Ljuba Welitsch has been described as a meteor which flashed across the firmament of opera. Her major career was short, but when she was in her prime, just after WWII, there was nothing like her in the German repertory. She was most famous for her interpretation of Strauss’s Salome. Her rendition of the final scene of Salome is nothing short of earth shattering (I do tend to hyperbole, but in this case, I am absolutely serious). Because the theme of that opera as well as the singing itself would probably make you fall off your chair, I will post Welitsch’s rendition at a later time. Another thing that Welitsch was known for was on-stage and off-stage antics, of a somewhat ribald nature. None of that will be discussed here. Rather, as an introduction to Ljuba (she is one of those sopranos who has to be called by her first name), I am posting several Brahms lieder, the Czardas from Die Fledermaus by Johann Strauss Jr., and three other songs, one each by Richard Strauss, Schumann, and Schubert. I will post the German and the English translations where I can. If I can’t post the English translations, I will point you to links with those translations.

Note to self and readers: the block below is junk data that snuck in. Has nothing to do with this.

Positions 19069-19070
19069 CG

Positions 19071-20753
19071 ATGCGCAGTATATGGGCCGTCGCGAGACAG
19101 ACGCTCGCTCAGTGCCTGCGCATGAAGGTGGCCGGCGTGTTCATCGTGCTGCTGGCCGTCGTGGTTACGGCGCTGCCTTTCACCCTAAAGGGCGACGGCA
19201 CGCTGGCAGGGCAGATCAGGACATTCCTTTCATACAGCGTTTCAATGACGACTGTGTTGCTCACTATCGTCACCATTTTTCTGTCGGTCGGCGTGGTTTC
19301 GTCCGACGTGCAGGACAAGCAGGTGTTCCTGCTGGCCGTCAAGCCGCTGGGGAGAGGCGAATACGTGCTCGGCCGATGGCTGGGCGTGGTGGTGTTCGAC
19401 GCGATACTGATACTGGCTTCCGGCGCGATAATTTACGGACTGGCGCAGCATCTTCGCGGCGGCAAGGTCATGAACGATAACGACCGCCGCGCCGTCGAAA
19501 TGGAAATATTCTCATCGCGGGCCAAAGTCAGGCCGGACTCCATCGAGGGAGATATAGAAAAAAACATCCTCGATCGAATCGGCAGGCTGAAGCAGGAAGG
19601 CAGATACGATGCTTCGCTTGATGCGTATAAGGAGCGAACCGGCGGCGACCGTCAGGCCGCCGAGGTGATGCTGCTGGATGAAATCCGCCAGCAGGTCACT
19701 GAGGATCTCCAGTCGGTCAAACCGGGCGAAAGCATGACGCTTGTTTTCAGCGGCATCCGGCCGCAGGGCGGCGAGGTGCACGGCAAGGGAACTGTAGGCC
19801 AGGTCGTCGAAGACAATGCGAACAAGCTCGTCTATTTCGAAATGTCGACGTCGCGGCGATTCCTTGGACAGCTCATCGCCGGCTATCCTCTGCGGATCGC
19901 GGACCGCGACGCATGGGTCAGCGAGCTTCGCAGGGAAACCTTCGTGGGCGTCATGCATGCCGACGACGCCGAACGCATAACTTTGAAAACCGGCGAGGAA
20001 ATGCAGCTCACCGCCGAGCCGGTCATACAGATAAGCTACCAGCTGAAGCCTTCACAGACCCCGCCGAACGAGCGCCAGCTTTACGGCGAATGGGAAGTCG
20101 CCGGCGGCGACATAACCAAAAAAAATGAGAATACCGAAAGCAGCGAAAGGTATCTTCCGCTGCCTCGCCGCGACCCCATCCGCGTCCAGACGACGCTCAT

What made Ljuba special? In the production of tone, there was no drag anywhere on the voice. What do I mean by that? The voice was entirely free with no grab in the throat or tightening of the tongue anywhere. The breath and the tone passed through the throat to the resonating cavities of the head. There is no overdarkening of sound, which is an unfortunate phenomenon that we get today. The pitch is always on the high side of the note, as if it is sliding up to the next tone, but is always in tune. When she was in her prime, Liuba was a miracle of signing.
Lyuba Welitsch was born on July 10, 1913 in Borissovo, Bulgaria and died September 2, 1996, Vienna, Austria) was a Bulgarian, later Austrian, operatic soprano. She studied singing at Sofia Conservatory with professor Georgi Zlatev-Cherkin. She first appeared in Sofia in 1936. Engagements followed in Graz, Hamburg, Munich and finally at the Vienna State Opera.
Her most famous role was that of Salome, which she performed under the composer, Richard Strauss, himself in 1944 on his 80th birthday. She sang the same role for her London debut in 1947 and her first performance at the Metropolitan Opera, New York City on February 4, 1949.